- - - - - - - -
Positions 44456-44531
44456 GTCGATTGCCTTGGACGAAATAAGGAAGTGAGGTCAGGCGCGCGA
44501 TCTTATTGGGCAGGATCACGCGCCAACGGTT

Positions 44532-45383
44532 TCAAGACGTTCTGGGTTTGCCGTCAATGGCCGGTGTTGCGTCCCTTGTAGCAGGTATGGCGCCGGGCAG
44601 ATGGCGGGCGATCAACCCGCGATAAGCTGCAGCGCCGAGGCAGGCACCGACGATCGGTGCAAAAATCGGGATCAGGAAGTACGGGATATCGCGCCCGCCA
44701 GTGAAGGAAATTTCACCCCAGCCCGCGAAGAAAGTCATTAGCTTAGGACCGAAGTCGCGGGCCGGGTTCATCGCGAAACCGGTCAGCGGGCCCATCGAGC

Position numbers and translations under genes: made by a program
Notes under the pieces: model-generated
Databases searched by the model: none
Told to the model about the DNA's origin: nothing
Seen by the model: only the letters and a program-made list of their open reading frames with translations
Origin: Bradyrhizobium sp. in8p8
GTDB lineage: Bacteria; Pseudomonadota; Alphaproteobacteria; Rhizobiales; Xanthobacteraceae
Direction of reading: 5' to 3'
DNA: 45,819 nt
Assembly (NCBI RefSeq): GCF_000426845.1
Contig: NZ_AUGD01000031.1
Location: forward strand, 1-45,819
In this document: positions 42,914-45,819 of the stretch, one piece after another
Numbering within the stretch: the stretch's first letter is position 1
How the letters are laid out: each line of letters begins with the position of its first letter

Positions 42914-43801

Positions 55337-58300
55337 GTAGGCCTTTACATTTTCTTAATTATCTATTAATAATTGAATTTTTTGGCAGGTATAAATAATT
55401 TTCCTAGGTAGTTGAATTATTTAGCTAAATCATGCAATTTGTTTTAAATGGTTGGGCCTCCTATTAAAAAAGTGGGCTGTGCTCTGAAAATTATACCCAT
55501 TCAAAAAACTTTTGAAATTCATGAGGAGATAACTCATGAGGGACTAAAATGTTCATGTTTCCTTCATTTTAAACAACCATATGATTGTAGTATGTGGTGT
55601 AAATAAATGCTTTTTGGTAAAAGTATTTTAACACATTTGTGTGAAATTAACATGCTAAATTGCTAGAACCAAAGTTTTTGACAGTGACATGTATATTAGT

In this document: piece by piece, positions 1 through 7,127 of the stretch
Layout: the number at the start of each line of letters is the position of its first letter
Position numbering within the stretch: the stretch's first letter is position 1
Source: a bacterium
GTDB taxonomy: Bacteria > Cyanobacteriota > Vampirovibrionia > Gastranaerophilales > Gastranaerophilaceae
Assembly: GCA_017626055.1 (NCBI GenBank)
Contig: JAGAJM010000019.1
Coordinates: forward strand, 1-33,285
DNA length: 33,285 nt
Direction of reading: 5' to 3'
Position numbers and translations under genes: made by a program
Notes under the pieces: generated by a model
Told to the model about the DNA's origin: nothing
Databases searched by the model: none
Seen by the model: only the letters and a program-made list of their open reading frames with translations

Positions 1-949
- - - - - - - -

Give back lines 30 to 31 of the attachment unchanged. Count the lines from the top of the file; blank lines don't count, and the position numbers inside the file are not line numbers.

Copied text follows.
Layout: the number at the start of each line of letters is the position of its first letter
Position numbering within the stretch: the stretch's first letter is position 1